Courts

Monday 28 July 2014

Adjournment in appeal brought by Laois brothers convicted of rape

Published 07/04/2014|13:43

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The deceased had been stabbed to death at his home on Prussia Street
Eamonn Flanagan (42) Seamus Flanagan (35) were jailed for three years by Mr Justice Garrett Sheehan in October 2011

An appeal brought by two Laois brothers against their conviction and three year sentence for raping a woman in a hotel room has been adjourned until the next court term.

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Eamonn Flanagan (42) of Dunamaise, Stradbally and Seamus Flanagan (35) of Ashley Gardens, Portlaoise were jailed for three years by Mr Justice Garrett Sheehan in October 2011 after a Central Criminal Court jury convicted them of  raping a woman in a room at the Red Cow Hotel in Dublin on March 3rd, 2008.

Seamus Flanagan had pleaded not guilty to the anal and vaginal rape of the woman at the hotel, while Eamonn Flanagan pleaded not guilty to vaginal rape of the woman.

The appeal was due to be heard today,  however counsel for Seamus Flanagan, Ms Pauline Walley SC, asked the court to adjourn the matter to allow the applicants put an affidavit before the court in relation to prosecution witness Daniel Lynch.

The appeal court previously heard that after the brothers were convicted, a key prosecution witness claimed he was pressurised by gardai to say he saw the men at the door of the room where the rape occurred.

The witness, Mr Daniel Lynch, was a friend of the accused men and had consensual sex with the woman shortly before the brothers were accused of raping her. No DNA from the brothers was found on the woman and CCTV footage showed the rapes occurred during a two minute window.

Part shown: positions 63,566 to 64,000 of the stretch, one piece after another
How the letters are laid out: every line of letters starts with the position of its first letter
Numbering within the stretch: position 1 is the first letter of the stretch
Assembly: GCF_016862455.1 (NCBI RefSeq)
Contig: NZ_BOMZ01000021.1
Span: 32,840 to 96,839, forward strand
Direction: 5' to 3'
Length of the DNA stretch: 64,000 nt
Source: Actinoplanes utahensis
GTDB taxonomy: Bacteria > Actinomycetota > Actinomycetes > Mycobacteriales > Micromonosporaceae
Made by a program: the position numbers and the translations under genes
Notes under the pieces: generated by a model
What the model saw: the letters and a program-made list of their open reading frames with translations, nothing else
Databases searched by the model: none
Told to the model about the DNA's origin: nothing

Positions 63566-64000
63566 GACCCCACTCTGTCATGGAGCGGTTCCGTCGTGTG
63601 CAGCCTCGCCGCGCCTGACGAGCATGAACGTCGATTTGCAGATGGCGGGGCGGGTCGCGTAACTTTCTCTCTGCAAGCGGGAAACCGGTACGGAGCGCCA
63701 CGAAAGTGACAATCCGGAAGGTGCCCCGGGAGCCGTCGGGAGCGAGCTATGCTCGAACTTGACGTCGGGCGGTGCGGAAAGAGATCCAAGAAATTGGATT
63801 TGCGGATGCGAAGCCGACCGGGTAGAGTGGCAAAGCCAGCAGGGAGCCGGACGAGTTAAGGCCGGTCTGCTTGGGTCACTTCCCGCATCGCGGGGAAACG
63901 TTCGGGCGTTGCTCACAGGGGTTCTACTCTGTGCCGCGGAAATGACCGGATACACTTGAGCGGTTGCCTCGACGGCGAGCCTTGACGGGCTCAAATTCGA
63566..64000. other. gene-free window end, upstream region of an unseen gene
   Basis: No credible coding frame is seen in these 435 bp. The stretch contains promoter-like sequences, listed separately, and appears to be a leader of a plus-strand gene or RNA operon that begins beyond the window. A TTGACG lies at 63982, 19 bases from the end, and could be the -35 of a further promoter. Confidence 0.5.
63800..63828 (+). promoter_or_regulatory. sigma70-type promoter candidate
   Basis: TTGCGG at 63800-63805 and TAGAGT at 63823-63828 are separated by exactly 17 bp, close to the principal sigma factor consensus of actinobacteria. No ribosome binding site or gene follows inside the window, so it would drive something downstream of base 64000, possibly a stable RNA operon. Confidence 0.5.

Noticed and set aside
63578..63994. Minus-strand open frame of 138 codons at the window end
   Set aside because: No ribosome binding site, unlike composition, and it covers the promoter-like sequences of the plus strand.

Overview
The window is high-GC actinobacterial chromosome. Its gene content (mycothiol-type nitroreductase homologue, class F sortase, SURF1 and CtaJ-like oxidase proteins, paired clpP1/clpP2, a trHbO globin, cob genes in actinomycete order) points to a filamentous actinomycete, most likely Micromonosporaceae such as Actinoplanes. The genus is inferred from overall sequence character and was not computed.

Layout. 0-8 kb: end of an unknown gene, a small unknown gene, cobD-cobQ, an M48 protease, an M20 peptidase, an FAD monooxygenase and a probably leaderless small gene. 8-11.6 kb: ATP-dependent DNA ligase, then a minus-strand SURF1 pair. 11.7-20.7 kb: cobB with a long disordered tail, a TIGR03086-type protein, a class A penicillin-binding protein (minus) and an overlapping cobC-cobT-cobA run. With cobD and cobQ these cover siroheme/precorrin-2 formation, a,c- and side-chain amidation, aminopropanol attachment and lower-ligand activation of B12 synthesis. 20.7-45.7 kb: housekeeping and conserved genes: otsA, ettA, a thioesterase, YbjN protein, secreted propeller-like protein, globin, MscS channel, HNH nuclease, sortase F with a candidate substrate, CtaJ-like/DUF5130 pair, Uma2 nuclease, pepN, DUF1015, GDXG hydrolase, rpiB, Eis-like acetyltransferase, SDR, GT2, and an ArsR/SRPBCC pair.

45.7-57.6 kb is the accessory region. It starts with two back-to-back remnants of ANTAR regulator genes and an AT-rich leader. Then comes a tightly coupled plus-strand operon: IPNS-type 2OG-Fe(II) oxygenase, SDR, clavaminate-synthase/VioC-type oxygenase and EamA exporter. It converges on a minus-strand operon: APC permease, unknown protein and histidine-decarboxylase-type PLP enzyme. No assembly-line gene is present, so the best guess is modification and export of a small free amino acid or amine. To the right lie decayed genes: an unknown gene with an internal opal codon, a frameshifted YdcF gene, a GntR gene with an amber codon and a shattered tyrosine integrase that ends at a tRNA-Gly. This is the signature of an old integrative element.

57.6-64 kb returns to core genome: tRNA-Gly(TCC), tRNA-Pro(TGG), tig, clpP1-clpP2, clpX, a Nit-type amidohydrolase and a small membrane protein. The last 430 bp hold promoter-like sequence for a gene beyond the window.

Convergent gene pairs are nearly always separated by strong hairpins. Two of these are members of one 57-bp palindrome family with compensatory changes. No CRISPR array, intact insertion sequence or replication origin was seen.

Mr Lynch claimed that during the investigation he was put under pressure by gardai to make a statement saying the brothers were at the hotel room door when he was leaving. He said this happened in a garda car, parked at a petrol station in Laois.

The appeal court had granted bail to the brothers on the basis that there was a “strong chance” that Mr Lynch’s evidence would be significant in determining whether the evidence that went before the jury was safe or satisfactory.

Presiding judge Mr Justice John MacMenamin said it appeared the appeal court cannot and should not proceed with the case today. He said it was in the interests of justice, not only for the appellants but for the Director of Public Prosecutions and the complainant, that the full facts come before the court in an appropriate manner.

He said the court would list the matter for mention on the first day of the next court term, which begins on April 28.

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